Manufacturers say they are accurate to the third decimal point. Police and prosecutors say they provide definite proof of whether or not a driver is drunk. And the law in Washington state trusts them so much that it takes away your driver’s license if you refuse to blow into them.
They are DUI breath test machines, commonly known as breathalyzers. Most people assume that they are scientific and reliable machines that objectively measure the alcohol in a person’s bloodstream. But questions about how they are used have been raised across the country. Errors within the devices themselves, and how officers use them, could be putting people into the criminal justice system for a crime they did not commit.
The issues with breathalyzer accuracy
There are two main problems with breathalyzers that defense attorneys have identified. The first is with the software contained in the machines. Manufacturers are very secretive about the code they programmed their breath test machines with. But researchers who have had the chance to examine the code for some manufacturers have criticized what they say are errors that could cause rounded up results. The difference between blowing a .07 and a .08 could be a conviction for DUI.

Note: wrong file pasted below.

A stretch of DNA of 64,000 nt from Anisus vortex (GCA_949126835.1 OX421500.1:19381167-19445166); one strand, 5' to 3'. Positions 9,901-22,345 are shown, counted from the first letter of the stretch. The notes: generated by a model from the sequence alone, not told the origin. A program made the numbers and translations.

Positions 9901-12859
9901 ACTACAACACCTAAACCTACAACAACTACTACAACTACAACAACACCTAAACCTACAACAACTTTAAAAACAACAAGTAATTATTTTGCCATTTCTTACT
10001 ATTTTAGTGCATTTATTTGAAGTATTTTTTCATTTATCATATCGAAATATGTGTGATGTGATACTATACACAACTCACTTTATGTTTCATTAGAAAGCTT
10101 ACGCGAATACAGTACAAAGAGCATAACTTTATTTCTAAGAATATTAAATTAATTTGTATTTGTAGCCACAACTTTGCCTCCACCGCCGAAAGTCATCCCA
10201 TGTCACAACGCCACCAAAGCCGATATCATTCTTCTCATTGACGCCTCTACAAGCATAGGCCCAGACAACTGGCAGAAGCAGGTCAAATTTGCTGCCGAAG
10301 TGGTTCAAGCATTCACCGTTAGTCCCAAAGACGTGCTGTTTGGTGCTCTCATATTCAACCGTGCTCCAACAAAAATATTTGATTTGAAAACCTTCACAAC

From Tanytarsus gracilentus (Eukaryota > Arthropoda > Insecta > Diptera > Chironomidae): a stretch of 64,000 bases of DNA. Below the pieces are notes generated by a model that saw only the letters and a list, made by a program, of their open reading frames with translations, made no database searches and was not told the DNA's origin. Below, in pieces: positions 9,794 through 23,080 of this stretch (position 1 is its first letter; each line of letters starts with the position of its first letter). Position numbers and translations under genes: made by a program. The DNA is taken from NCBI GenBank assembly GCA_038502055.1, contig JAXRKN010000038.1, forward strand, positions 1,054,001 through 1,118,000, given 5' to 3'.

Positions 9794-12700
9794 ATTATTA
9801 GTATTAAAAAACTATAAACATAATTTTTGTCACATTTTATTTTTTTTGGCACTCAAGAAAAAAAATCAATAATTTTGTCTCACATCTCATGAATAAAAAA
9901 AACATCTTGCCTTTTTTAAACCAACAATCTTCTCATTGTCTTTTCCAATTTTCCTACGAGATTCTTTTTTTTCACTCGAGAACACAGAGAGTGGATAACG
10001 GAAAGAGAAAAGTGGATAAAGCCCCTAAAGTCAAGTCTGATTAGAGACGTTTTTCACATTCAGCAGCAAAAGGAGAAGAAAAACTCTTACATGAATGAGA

Human error is the other issue. Breath test machines, both the handheld roadside testers and the larger ones kept at police stations, generally require regular calibration and maintenance. But police officers often fail to recalibrate properly between test subjects, leading to inaccurate readings. Last year, judges in New Jersey and Massachusetts were forced to throw out breathalyzer results in tens of thousands of DUI cases after defense attorneys raised these concerns.
DUI charges, breath tests, and your rights
Despite these questions about breathalyzers, as a driver, if you decline to submit to one in Washington, you will be arrested. You will also have your driver’s license suspended.
If you have been arrested for DUI in the Seattle area, your breathalyzer test results do not automatically mean you will go to jail. Talk with a defense attorney about possibly keeping your freedom and getting your license back as soon as possible.